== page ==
In addition, among eight clades in the GISAID classification, we only detected five clades, i.e. L, G, GH, GR, and O, in the SARS-CoV-2 samples from Indonesia and most of them (~ 60%) contained D614G. Globally, D614G has been detected in ~ 97% samples in 182 countries [11]. While a recent study showed that D614G mutation is significantly associated with the increase of SARS-CoV-2 infectivity, competitive fitness, and transmission in primary human airway epithelial cells and hamsters [21], it does not associate with the clinical severity of COVID-19 patients [22]. Moreover, it is difficult to assess the convergent evolution of D614G mutation in our samples since all samples were from Yogyakarta and Central Java and D614G has been already found in most samples (97%) from all over the world [11]. These findings were compatible with previous studies [22, 23]. The hypothesis of convergent evolution for D614G mutation is not supported by the sequence data since almost all 614G variants derived from the same ancestor [23]. Volz et al. [22] proposed a more complex selective landscape in the spike protein for the co-occurring variants between D614G and the neighbouring sites (615 and 613).

Phylogenetic analysis showed that the full-genome sequences of SARS-CoV-2 identified within these family clusters are identical, which strongly indicates a direct transmission within these families. Moreover, our study is also able to determine the virus clades of COVID-19 cases with unknown contact history with a confirmed COVID-19 case. Our findings support a previous suggestion regarding the importance of genomic epidemiology in filling the gaps of identifying SARS-CoV-2 infection sources [6]. Therefore, a full-genome surveillance of SARS-CoV-2 in Indonesia is essential to prevent further transmission of SARS-CoV-2 and to identify any established or new variant that might affect the SARS-CoV-2 transmission and severity.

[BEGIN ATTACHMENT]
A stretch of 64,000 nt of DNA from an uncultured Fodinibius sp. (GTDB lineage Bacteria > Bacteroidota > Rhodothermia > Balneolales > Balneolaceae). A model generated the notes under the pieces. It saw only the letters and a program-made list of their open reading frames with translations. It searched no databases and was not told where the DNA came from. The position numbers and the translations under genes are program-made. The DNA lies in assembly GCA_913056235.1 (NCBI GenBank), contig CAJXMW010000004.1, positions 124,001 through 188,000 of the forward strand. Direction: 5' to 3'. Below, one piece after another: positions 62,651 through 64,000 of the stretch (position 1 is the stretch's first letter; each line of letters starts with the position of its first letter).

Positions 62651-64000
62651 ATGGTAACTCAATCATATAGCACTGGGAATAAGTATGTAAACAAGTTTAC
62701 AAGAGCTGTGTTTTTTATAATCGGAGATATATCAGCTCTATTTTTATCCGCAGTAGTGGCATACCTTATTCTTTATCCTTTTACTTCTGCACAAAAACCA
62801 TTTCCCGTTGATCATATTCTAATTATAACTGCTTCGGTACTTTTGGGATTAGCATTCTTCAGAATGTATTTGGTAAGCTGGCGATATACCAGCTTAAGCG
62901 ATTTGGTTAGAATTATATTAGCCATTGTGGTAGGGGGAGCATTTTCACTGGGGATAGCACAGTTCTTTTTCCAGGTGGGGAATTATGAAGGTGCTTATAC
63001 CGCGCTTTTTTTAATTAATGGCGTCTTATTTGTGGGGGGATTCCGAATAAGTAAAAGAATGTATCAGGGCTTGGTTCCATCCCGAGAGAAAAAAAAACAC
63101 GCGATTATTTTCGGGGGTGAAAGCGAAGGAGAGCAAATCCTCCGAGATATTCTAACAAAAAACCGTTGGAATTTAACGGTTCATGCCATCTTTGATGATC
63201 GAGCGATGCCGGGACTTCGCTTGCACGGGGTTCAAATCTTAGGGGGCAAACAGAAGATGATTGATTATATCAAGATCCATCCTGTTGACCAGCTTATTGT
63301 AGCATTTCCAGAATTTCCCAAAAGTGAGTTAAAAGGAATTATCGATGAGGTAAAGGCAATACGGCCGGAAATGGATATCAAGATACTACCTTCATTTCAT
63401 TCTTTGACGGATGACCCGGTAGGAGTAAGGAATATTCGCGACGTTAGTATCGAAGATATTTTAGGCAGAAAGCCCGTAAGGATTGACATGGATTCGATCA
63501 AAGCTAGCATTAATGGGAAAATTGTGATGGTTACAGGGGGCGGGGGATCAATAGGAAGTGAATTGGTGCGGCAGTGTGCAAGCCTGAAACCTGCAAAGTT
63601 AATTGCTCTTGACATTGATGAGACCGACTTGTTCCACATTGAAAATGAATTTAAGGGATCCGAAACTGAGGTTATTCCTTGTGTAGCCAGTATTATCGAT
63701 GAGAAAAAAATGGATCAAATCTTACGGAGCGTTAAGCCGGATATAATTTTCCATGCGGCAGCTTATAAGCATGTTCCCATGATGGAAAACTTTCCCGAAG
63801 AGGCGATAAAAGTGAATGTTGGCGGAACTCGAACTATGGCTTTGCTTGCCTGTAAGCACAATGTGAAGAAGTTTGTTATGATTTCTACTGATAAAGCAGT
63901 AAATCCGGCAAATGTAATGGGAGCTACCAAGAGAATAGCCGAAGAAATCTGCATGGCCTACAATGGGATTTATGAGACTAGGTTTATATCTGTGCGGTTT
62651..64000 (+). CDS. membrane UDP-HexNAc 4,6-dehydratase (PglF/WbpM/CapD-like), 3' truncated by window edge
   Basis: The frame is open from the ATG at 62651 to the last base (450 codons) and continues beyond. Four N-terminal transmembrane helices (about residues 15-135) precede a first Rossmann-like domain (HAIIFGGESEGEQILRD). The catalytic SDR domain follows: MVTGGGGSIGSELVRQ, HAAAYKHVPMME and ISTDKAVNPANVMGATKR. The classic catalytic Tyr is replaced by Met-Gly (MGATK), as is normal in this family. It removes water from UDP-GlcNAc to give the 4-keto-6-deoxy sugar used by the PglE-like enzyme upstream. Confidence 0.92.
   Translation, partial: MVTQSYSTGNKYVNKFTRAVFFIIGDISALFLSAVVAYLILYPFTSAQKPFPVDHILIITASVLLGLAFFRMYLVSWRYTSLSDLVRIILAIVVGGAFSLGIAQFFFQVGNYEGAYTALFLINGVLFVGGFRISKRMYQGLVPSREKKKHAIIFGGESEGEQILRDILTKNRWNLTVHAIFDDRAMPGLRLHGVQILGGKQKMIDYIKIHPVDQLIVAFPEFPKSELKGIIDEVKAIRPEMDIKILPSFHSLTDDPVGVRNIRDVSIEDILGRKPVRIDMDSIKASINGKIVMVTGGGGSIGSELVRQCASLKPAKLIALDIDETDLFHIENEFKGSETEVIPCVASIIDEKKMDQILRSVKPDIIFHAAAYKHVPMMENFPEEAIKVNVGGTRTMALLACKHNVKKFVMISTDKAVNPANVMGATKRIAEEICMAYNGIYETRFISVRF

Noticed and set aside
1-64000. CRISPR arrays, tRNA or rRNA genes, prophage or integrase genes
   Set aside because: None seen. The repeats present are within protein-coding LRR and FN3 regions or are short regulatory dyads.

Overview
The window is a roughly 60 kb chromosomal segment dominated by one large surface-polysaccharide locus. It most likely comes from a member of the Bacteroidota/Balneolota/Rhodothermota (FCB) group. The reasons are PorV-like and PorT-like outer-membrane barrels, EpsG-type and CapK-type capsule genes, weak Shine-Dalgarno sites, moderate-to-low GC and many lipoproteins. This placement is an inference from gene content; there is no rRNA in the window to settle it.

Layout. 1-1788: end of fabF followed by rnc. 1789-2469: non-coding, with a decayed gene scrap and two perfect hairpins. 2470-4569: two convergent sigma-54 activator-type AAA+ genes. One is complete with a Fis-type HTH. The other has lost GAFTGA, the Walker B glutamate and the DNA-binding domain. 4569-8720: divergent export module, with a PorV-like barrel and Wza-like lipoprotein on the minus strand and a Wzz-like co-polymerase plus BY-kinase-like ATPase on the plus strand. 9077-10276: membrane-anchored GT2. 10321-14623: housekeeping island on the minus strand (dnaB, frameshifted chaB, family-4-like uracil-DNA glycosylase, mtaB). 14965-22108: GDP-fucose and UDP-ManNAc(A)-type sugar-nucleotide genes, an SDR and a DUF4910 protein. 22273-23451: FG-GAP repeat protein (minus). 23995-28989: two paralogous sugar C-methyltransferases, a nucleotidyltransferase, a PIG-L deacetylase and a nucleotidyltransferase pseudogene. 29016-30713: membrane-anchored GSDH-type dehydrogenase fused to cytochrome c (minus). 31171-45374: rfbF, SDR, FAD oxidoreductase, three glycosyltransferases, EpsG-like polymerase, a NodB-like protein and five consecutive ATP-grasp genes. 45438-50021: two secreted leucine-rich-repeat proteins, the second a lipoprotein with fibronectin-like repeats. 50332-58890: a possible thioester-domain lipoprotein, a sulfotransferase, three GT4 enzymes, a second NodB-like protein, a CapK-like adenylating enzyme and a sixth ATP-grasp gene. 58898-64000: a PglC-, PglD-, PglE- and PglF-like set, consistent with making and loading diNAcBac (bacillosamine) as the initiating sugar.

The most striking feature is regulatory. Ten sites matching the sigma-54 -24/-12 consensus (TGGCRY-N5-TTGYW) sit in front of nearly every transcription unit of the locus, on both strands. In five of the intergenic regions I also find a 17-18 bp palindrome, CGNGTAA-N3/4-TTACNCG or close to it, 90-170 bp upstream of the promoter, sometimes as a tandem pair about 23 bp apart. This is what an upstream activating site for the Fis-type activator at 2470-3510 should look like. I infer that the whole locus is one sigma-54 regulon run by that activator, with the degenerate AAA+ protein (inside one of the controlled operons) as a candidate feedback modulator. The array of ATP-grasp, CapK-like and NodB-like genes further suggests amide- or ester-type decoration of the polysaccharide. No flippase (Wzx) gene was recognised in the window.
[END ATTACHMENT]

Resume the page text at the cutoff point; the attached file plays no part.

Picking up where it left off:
Notably, our study only included a limited number of family clusters from Yogyakarta and Central Java, Indonesia. These limitations should be considered for interpretations of our findings.

Conclusions

This is the first molecular epidemiology study associating the full-genome sequences of SARS-CoV-2 with the epidemiological and clinical data within family clusters. Phylogenetic analysis revealed that the three viruses from family cluster-1 formed a monophyletic group, whereas viruses from family cluster-2 formed a polyphyletic group indicating there is the possibility of different sources of infection. This study highlights how the same spike protein mutations among members of the same family might show different disease outcomes. Moreover, we also detected multiple spike protein mutations in our samples. Further studies are necessary to clarify the impact of these multiple spike protein mutations in the transmission and severity of SARS-CoV-2 infection, especially in Indonesia.

Availability of data and materials

All data generated or analyzed during this study are included in the submission. The sequence and metadata are shared through GISAID (www.gisaid.org).

Abbreviations

SNPs:

Single nucleotide polymorphisms

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Acknowledgements